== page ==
- The Washington Times - Tuesday, July 23, 2002

D.C. Mayor Anthony A. Williams said yesterday he disagrees with city election officials who contend he will have to return $1.4 million in campaign contributions if he cannot run as a Democrat.
Cicely E. Collier-Montgomery, director of the D.C. Office of Campaign Finance, and Kathy E. Williams, the department's staff attorney, told The Washington Times on Monday that the city code is clear: Campaign contributions given to a Democrat cannot be used in a non-Democratic Party campaign.
In an early morning interview with (WTTG) Fox 5, Mr. Williams downplayed the campaign finance officials' comments as a "preliminary judgment."
Mr. Williams has filed more than 10,000 signatures to place his name on the Democratic Party's Sept. 10 primary ballot, but the validity of several thousand of those names is in question. And if the mayor doesn't run as a Democrat, he can't use the $1.4 million, city officials say.
Ms. Williams, who is no relation of the mayor, said the official D.C. Code specifically addresses the dissemination of campaign funds when someone ceases to be a candidate.
Section 1-1107.02, titled "Use of surplus campaign funds," of the code says: "Within the limitations specified in this chapter, any surplus, residual or unexpended campaign funds received by or on behalf of an individual who seeks nomination for election, or election to office shall be contributed to a political party for political purposes, used to retire the proper debts of his or her political committee which received such funds, or returned to the donors …."
If the D.C. Board of Elections and Ethics rules that the mayor lacks the minimum 2,000 valid signatures, campaign finance would consider any and all campaign funds garnered by Mr. Williams as a Democrat as surplus funds, Ms. Williams said. That would leave him six months to exercise three options.
"If he is pulled off the ballot," she said, "and leaves the party to run as an independent, he can only donate the money to another party, use it to retire all debts of his political committee or return the money to the donors."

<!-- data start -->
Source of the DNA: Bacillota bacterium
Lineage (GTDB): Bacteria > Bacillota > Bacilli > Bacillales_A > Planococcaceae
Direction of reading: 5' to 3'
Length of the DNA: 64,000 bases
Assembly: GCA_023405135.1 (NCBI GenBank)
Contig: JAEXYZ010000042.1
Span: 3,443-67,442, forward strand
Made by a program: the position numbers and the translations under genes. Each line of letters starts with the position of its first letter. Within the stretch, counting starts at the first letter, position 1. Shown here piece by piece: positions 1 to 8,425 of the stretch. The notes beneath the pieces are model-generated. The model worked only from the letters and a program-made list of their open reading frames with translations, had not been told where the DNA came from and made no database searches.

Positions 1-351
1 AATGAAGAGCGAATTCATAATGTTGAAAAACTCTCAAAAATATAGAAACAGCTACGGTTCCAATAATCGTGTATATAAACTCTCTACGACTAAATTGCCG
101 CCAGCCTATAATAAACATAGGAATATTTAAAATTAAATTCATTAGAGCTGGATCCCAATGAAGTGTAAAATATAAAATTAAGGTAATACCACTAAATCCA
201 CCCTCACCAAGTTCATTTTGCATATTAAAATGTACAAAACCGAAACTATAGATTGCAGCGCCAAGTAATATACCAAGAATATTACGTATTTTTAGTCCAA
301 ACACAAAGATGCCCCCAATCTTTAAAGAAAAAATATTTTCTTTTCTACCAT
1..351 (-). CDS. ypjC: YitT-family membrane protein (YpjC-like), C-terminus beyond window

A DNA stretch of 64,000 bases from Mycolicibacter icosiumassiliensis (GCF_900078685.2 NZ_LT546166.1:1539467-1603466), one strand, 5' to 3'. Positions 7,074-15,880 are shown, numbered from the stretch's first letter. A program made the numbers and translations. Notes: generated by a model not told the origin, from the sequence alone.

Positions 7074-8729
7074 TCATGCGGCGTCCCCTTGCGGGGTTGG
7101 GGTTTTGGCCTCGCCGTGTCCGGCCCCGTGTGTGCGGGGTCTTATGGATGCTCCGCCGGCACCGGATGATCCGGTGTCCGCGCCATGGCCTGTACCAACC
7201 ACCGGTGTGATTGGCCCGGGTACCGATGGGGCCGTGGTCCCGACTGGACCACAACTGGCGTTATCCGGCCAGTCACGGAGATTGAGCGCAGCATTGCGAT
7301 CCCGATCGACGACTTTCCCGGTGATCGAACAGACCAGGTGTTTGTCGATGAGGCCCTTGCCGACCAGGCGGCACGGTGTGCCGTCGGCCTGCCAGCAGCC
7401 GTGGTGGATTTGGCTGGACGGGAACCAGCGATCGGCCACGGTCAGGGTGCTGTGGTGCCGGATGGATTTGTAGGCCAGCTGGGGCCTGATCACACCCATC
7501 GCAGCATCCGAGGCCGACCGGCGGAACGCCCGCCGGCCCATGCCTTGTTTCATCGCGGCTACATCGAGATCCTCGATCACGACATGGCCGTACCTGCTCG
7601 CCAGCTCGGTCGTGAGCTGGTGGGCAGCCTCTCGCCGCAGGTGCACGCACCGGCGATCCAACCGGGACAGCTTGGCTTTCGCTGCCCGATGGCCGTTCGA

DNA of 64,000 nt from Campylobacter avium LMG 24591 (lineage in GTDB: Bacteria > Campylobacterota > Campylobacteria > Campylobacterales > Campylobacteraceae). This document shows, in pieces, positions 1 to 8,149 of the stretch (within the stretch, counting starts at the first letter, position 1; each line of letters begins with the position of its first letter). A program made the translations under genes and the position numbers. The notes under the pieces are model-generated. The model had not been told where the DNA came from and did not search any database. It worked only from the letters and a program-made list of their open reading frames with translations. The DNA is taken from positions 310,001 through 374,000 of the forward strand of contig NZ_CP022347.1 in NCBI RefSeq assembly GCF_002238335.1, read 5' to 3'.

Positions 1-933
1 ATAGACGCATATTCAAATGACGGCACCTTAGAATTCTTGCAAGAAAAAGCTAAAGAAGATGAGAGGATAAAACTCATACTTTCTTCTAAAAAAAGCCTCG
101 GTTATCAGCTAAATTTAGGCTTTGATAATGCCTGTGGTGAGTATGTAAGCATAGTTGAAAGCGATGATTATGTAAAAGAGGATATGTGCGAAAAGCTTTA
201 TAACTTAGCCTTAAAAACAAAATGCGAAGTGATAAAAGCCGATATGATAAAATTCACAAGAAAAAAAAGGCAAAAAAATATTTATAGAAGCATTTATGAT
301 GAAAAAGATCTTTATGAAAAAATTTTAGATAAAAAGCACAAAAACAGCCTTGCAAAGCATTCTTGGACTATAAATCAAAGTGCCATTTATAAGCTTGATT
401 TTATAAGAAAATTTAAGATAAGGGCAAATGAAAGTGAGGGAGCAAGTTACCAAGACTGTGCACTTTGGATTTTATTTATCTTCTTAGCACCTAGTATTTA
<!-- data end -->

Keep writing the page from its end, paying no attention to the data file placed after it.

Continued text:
The mayor disagrees.
The position of the campaign is that the code does not apply "unless the mayor ceases to be a candidate, period," said Ann Walker Marchant, spokeswoman for Mr. Williams' campaign.
"If he runs as an independent, he is still a candidate," she said.
She said the mayor's supporters "remain confident that we have the required number of valid signatures."
Community activists Dorothy Brizill and Gary Imhoff joined with Georgetown University law student Shaun Snyder, a Republican, to file a challenge to Mr. Williams' petitions two weeks ago.
The challenge cites "rampant" neglect for the board of elections' petition rules, forged petition signatures and forged signatures of petition circulators.
D.C. Taxicab Commissioner Sandra Seegars filed a separate challenge.
Mr. Williams' lawyers, Doug Patton of Holland and Knight and Vincent Mark Policy of Greenstein DeLorme & Luchs, concede that at least 4,300 of the 10,240 signatures are invalid.
The board of elections held its preconference hearings on the petition challenges and rebuttal yesterday.
Ken McGee, general counsel for the board of elections, said the three-member, independent body would compare the signatures of petitioners and petition circulators with those appearing on voter registration cards using a "reasonable standard" without the use of a handwriting expert.
"The D.C. Registrar of Voters, Kathy Fairley, will give her initial determination on the validity of the petitions Wednesday," he said.
Mr. Williams' attorneys will then be able to argue their case before the board makes its final ruling.
The board must rule on the validity of the petitions by July 30.

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